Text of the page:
Christmas 1944, Germany
On Christmas eve, 1944, our squad walked single file, under the cover of darkness, being careful not to step off the path through the snow, forward to a captured pill box on the Siegfried Line in Germany. Actually the pill box faced France, toward the rear, so we went around the rear, knocked on the steel door and we let in by the squad on duty.
We posted look outs, and settled into the concrete interior, lit by candles. When the doors were opened we had to cover the candles so no light shone. The concrete interior was warmed by our bodies and a small stove burning charcoal bricks. The squad we relieved then left, and followed the trail back to the French farm house from which we had come.
For the rest of the night and the next day Christmas, we took turns standing lookout in the snow, facing East, watching and listening, and reporting by telephone anything that indicated enemy activity. I do not remember any, but I remember reporting several "buzz bombs", V1 flying bombs. We gave the directions from which they had come, so that supposedly intelligence could follow the trail back and determine their source.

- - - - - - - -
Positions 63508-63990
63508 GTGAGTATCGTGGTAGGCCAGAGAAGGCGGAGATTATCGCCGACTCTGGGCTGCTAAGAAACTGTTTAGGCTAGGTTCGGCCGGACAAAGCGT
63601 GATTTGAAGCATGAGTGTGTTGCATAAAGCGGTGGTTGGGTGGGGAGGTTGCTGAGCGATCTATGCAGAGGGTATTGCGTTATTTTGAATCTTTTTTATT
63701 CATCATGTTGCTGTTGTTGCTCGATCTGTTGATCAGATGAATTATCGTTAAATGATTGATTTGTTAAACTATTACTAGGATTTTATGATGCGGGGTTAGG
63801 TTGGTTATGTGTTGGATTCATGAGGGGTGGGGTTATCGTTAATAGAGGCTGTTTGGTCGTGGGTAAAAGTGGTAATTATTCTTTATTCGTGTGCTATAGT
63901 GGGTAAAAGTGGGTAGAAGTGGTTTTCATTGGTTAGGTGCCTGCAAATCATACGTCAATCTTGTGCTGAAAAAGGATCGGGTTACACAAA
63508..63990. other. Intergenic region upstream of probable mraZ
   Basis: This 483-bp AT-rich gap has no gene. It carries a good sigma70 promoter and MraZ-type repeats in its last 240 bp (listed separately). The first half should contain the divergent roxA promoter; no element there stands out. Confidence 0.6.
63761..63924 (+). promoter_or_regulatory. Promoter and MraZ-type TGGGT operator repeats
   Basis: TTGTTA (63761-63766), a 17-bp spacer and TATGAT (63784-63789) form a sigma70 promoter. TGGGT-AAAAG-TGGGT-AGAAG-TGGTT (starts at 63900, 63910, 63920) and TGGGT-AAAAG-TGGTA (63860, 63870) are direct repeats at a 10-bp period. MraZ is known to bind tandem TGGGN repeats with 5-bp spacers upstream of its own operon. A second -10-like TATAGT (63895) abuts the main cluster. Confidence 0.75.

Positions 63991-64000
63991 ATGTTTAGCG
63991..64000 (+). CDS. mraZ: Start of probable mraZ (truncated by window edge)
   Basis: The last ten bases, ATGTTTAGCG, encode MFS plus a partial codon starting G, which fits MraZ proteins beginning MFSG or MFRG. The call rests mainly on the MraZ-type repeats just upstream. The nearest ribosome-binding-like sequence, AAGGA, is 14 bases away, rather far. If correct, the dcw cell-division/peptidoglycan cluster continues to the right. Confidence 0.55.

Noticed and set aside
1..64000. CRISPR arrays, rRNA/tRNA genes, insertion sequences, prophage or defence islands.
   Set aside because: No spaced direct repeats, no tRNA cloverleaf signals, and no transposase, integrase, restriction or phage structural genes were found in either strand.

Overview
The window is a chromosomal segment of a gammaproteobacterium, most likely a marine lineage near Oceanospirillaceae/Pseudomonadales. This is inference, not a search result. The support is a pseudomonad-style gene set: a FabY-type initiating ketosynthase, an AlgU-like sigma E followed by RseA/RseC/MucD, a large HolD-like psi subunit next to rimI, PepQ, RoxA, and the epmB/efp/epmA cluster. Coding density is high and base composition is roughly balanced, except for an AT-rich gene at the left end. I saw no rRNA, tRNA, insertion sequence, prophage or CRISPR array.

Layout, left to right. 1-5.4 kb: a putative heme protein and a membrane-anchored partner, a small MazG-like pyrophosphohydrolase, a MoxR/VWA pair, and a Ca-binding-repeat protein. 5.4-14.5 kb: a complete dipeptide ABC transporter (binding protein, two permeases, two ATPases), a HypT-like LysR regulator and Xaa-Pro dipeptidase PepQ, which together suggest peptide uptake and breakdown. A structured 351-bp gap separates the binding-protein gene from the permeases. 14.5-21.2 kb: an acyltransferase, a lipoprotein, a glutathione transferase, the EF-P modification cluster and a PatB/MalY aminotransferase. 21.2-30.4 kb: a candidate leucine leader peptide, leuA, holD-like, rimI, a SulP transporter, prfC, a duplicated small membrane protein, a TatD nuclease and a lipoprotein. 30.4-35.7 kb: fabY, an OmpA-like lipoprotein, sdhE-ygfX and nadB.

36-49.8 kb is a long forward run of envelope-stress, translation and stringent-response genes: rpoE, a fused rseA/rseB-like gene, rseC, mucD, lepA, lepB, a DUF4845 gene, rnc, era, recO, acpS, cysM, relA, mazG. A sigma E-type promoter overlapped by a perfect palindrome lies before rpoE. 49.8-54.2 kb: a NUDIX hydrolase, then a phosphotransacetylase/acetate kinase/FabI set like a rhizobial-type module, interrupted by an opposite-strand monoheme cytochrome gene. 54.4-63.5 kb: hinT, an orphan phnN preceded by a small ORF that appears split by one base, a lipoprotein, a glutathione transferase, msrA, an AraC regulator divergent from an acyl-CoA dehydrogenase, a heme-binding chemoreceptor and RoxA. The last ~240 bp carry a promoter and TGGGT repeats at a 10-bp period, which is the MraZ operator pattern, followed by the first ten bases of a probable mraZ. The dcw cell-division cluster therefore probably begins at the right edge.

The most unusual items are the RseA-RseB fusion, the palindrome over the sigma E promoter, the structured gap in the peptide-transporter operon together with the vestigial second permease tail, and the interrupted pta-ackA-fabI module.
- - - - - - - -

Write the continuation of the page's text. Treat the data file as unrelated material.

Nothing happened on that watch, but later a sniper caught one our lookouts unaware and a bullet creased his scalp. He sat down kerplunk, and when the medics were treating him, he said in amazement, "The bastards are using live ammunition." Training at Camp Kilmer with blanks was over. Reality had set in.
On Christmas night, another squad moved forward and knocked on our door, and we gladly let them in, and prepared to move out. We took the same narrow path back to the farm house where the company was housed.
And there, we had Christmas dinner. With trimmings. I remember enjoying a turkey leg, drumstick. How the Army managed to fix a Christmas dinner with roast turkey, and mashed potatoes and gravy, so far from home I cannot imagine, but they did. Christmas dinner in a mess kit, and coffee from a canteen cup, is unusual, but welcome. If the mashed potatoes were dehydrated potatoes, at least the turkey was real, and reminded us of home.